What is freedom of expression?
Ashby Donald and Others v. France
European Court of Human Rights
10 January 2013
The applicants, three fashion photographers, were invited by various fashion houses to fashion shows. Photographs they took at the fashion shows were sent to a company that published them online. The Fashion Federation and several fashion houses lodged a complaint before national courts, as they had not consented to the publication of the photographs. The applicants were found guilty of copyright infringement and ordered to pay damages to the Fashion Federation and fashion houses.
The applicants alleged that the orders imposed due to the posting of photographs violated their right to freedom of expression.
The Court ruled that there had not been a violation of applicants’ freedom of expression.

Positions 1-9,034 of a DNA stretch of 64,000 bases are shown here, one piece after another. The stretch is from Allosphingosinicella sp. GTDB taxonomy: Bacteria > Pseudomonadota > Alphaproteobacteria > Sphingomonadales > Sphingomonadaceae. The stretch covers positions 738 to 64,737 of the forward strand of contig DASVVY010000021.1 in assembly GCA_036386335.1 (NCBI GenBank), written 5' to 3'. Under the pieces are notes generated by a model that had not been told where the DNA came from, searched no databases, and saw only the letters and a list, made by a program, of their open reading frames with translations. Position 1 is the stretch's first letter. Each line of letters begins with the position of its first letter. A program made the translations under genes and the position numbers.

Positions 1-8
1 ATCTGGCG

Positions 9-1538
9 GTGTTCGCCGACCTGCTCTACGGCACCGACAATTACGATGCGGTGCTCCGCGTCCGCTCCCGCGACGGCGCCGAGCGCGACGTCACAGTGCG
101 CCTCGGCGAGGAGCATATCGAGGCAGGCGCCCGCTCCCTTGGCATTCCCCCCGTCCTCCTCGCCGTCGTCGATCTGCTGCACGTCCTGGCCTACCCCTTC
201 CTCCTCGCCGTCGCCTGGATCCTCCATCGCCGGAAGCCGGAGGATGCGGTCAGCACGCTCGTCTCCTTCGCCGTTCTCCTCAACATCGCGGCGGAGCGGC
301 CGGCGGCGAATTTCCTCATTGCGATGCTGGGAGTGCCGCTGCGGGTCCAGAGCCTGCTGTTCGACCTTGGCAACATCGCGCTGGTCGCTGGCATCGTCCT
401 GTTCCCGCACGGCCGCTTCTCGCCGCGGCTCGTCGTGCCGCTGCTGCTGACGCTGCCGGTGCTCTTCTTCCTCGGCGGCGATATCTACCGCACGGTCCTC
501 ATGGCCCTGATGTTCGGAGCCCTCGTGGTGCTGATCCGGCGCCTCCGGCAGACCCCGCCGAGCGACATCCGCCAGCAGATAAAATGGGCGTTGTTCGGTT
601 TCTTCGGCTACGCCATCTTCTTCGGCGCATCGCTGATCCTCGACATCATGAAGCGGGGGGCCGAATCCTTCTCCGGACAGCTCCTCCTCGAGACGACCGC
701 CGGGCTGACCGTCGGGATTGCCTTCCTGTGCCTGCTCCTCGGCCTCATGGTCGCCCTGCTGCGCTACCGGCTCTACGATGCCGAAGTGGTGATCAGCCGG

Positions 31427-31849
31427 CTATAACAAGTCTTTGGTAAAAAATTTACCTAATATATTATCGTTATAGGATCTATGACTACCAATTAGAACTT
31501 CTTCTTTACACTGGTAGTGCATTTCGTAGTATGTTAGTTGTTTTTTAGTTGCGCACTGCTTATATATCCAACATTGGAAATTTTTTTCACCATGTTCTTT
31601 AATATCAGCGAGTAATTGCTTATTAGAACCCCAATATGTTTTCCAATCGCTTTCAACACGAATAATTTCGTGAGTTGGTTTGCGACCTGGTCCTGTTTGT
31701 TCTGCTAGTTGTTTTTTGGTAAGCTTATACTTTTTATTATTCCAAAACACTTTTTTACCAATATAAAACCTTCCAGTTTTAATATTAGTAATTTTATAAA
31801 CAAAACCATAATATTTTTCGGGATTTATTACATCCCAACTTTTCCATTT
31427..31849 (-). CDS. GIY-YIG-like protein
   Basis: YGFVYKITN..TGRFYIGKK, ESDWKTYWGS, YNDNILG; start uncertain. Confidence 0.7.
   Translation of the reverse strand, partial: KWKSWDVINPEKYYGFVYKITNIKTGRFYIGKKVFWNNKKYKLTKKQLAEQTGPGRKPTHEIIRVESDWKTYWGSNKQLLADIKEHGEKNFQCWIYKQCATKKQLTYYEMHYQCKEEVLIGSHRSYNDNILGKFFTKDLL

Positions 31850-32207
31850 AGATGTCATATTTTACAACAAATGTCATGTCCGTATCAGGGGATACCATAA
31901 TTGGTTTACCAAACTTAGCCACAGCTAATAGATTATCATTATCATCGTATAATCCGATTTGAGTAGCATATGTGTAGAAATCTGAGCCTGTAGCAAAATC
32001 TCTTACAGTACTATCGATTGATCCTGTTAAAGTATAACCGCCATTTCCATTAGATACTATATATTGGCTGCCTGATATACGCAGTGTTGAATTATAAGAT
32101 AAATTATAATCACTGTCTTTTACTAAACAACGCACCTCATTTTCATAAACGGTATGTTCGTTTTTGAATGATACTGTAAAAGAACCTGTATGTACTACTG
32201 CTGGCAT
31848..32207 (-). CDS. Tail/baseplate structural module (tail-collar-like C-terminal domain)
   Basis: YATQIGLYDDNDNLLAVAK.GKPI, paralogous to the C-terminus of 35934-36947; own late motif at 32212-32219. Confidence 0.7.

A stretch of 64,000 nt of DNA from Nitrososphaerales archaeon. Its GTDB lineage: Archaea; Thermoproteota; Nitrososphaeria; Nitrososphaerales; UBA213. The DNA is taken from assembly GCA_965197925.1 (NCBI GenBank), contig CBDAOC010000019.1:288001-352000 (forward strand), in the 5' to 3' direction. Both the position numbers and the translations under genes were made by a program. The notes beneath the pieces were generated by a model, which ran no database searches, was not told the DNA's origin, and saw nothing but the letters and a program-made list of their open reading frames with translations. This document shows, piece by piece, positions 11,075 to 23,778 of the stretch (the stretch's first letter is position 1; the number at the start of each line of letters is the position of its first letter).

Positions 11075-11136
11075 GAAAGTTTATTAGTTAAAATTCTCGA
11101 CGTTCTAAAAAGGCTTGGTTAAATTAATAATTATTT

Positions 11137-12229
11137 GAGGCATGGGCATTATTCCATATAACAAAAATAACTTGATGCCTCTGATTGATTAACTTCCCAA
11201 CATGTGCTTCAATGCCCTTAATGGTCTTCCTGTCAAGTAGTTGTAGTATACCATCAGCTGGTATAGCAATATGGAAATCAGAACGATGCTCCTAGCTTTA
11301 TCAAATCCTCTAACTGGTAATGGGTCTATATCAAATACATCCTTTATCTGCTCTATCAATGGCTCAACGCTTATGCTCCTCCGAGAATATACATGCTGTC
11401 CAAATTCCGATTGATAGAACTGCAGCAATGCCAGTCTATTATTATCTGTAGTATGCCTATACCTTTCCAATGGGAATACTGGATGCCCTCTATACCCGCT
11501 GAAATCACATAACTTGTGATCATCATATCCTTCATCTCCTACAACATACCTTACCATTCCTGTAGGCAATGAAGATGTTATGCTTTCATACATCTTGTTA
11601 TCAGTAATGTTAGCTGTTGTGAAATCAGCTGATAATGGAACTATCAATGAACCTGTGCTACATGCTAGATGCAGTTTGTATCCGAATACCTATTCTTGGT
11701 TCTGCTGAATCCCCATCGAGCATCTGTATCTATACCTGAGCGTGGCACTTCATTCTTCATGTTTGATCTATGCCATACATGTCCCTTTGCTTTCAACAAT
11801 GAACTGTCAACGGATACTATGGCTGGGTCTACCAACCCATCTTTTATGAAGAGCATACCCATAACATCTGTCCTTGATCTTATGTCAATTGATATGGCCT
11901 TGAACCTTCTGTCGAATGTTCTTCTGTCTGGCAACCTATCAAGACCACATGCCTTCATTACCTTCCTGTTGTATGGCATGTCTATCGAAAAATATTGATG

The Court found that:
- The interference was prescribed by law and had a legitimate aim, namely, protection of the intellectual property rights of the authors working in fashion houses.
- The interference was necessary in a democratic society:
- Even if persons like to be informed about fashion, it could not be said that the fashion photographs were part of public debate of a topic of general interest;
- The applicants knowingly had disseminated the photographs without the consent of the intellectual property rights holders;
- The amount of damages was decided in fair proceedings and the national courts had given adequate reasons for it.